Per­for­mance

While it might look the same as mod­els that came be­fore, Ap­ple Watch Se­ries 3 couldn’t be more dif­fer­ent on the in­side. Along with LTE, there’s also a new S3 pro­ces­sor and W2 wire­less chips, which give it a tremen­dous speed boost.

Nav­i­ga­tion and an­i­ma­tions are much smoother now, but most im­por­tantly, apps open much quicker. The speed of third-party apps was a pretty ma­jor pain point with pre­vi­ous gen­er­a­tions of Ap­ple Watch (par­tic­u­larly the orig­i­nal model, which most peo­ple will be up­grad­ing from), and the new in­ter­nals make a huge dif­fer­ence. I didn’t ex­pe­ri­ence any lag when launch­ing stock apps, and third-party ones rarely showed the spin­ning load­ing ring while up­dat­ing. Even raise-to-wake seems quicker (though the lack of an al­ways-on dis­play is still an­noy­ing).

That makes Ap­ple Watch Se­ries 3 much more of a stand­alone de­vice, even with­out LTE. Where I mostly re­lied on my old Ap­ple Watch for quick no­ti­fi­ca­tions, by the end of my test­ing I was in­stinc­tively us­ing my Se­ries 3 to re­spond to mes­sages, check sports scores, even read head­lines. Siri’s re­spon­sive­ness is par­tic­u­larly im­pres­sive, but ev­ery­thing from stocks to sports to weather now load within a sec­ond or two. By the time the S4 chip comes around, watch apps will be just as fast as the ones on our iPhones, if not faster.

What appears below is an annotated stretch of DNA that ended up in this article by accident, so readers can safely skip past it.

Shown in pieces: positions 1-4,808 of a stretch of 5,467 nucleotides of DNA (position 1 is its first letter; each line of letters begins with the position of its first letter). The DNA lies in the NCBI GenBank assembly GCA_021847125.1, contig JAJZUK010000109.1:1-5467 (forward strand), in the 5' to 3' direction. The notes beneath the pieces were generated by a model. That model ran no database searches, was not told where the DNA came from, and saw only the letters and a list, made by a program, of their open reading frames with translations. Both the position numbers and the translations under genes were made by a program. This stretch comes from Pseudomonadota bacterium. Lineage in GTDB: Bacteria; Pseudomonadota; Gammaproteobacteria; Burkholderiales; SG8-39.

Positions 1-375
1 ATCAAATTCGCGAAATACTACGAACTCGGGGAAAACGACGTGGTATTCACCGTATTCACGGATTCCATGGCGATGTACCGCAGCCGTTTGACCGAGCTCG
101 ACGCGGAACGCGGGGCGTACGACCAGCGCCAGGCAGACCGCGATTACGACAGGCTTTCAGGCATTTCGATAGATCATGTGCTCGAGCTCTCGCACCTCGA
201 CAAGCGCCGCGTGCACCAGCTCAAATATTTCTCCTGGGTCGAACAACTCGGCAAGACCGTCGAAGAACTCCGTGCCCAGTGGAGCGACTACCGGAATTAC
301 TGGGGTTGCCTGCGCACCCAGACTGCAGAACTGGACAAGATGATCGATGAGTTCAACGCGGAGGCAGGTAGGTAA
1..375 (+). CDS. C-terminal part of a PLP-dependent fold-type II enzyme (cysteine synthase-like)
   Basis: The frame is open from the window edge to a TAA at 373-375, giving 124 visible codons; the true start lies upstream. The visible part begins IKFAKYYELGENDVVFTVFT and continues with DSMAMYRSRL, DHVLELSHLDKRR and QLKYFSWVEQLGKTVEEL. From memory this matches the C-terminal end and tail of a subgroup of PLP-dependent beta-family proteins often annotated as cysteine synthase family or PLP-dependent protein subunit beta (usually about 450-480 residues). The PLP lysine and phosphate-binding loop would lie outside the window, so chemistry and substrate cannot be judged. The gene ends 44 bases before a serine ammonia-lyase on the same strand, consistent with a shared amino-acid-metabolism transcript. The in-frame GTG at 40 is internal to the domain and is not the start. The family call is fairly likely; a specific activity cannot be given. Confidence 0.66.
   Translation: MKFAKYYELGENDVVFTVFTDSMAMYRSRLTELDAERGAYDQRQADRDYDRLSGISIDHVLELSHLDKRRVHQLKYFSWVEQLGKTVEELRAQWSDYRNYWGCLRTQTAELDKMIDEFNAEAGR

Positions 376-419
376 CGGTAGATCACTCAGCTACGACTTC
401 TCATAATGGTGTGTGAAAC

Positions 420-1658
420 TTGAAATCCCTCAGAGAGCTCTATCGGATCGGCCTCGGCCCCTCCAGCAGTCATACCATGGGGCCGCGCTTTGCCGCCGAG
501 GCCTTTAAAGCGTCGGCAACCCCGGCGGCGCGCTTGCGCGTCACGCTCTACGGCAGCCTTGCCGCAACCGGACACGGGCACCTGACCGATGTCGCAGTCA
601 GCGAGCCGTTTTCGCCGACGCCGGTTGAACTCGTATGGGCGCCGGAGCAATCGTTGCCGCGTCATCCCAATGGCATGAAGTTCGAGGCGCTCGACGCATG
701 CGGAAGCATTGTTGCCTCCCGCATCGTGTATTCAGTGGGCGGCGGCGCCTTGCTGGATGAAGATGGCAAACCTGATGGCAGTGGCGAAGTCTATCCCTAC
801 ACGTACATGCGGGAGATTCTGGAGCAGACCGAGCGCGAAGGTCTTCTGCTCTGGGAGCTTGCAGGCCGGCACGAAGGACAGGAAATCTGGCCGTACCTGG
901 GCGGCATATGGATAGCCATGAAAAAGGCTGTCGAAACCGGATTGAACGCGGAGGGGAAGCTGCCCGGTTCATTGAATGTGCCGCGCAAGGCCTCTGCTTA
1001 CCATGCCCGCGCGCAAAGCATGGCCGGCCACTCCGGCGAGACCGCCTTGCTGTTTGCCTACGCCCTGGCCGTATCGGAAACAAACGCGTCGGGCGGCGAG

Bat­tery life

Ap­ple claims the same 18-hour bat­tery life with ei­ther the LTE or non-LTE Se­ries 3 Ap­ple Watches,

but as with all bat­tery claims, that doesn’t tell the whole story. Ap­ple doesn’t like to give tech­ni­cal specs for its bat­ter­ies, but iFixit’s tear­down found a 279mAh cell in­side the 38mm LTE model, a mi­nus­cule up­grade over the Se­ries 2’s 273mAh bat­tery. iFixit didn’t open a 42mm model, but pre­sum­ably its bat­tery is also a lit­tle larger than the Se­ries 2 model’s 334mAh one.

But while Ap­ple Watch’s bat­tery is a good deal smaller than most of its com­peti­tors’, it pretty much blows them all away. With a phone nearby most of the time, I breezed through a full day and most of a sec­ond. That in­cludes wear­ing it while I slept, mak­ing calls, check­ing scores, re­spond­ing to mes­sages, get­ting di­rec­tions – all of the usual things you’d do while wear­ing it. While Se­ries 3 might pale in com­par­i­son to Fit­bit Ionic’s four- to five- day bat­tery life, OG Ap­ple Watch up­graders will surely see a nice boost in bat­tery life.

Granted, those num­bers de­te­ri­o­rate pretty quickly when re­ly­ing ex­clu­sively on LTE. When I left my phone at home and used my watch for ev­ery­thing – in­clud­ing a lengthy stretch of lis­ten­ing to mu­sic, a cou­ple Ap­ple Pay pur­chases, driv­ing di­rec­tions, and lib­eral use of the Siri face – I barely got through 8 hours. When I made a straight hour of phone calls, my bat­tery dropped to 68 per­cent. An hour of mu­sic mixed with mes­sages and emails cost a lit­tle more than 10 per­cent.